Outsourcing financial functions offers other strategic advantages as well. Thinking of selling a certain concept or certain geographic locations of your multi-unit business? Outsourcing provides a variable cost structure per location, per month that will immediately allow you to right-size your accounting and payroll processing costs for the concepts or locations of your business that you retain. This works for growing companies as well. The ability to increase the scalability of administrative functions overnight is a huge advantage to those firms growing by "leaps and bounds," usually through acquisition.
Outsourcing financial functions can also be an excellent way to provide a financial safety net by providing checks and balances by an independent third party.
Finally, using an outsourced financial service allows a company to benefit from state-of-the art technology without the obligation of constantly upgrading internal resources. Technology continues to provide greater efficiencies in operating a multi-unit business, but keeping up with and implementing the changes is time consuming and costly. Using an outsourced third party can be a very efficient way to take advantage of the most up-to-date technology.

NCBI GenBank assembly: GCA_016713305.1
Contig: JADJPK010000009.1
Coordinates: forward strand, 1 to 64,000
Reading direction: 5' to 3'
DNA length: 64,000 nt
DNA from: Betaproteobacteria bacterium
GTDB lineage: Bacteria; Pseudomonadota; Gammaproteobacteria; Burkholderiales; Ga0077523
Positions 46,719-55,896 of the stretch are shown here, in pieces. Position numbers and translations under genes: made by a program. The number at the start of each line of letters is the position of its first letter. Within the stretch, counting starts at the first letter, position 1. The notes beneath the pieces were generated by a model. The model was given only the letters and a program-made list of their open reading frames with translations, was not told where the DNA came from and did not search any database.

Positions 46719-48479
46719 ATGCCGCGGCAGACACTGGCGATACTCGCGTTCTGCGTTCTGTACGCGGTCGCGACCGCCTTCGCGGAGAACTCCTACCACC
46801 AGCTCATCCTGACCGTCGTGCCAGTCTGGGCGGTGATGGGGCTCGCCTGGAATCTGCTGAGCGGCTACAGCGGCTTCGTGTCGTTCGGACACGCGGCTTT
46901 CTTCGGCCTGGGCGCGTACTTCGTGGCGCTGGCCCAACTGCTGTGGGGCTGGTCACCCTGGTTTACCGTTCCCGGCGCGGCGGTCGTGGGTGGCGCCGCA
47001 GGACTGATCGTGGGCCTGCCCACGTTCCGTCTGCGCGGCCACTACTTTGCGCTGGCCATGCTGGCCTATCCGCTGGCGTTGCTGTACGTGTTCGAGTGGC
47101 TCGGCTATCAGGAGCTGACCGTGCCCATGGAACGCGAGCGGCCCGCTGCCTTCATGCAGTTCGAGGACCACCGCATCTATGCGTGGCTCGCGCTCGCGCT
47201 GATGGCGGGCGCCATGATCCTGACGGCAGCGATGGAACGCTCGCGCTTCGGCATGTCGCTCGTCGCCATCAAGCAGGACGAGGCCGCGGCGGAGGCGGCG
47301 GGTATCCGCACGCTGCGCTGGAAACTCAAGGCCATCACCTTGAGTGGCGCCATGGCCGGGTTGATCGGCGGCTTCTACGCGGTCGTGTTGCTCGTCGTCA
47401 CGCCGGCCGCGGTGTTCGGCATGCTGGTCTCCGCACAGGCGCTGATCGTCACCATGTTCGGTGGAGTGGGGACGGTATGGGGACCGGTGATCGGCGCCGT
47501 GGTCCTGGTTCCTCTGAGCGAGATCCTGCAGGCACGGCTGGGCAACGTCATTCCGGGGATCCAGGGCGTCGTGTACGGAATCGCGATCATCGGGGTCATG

Fixed monthly cost reductions
For the entrepreneur, constantly monitoring and negotiating terms on repetitive operating costs can be not only time-consuming, but also an overlooked opportunity to save money. In many cases, once these services are put into place, they often continue without audit or renegotiation. The time constraints of running the business on a day-to-day basis often prohibit management from looking into these situations.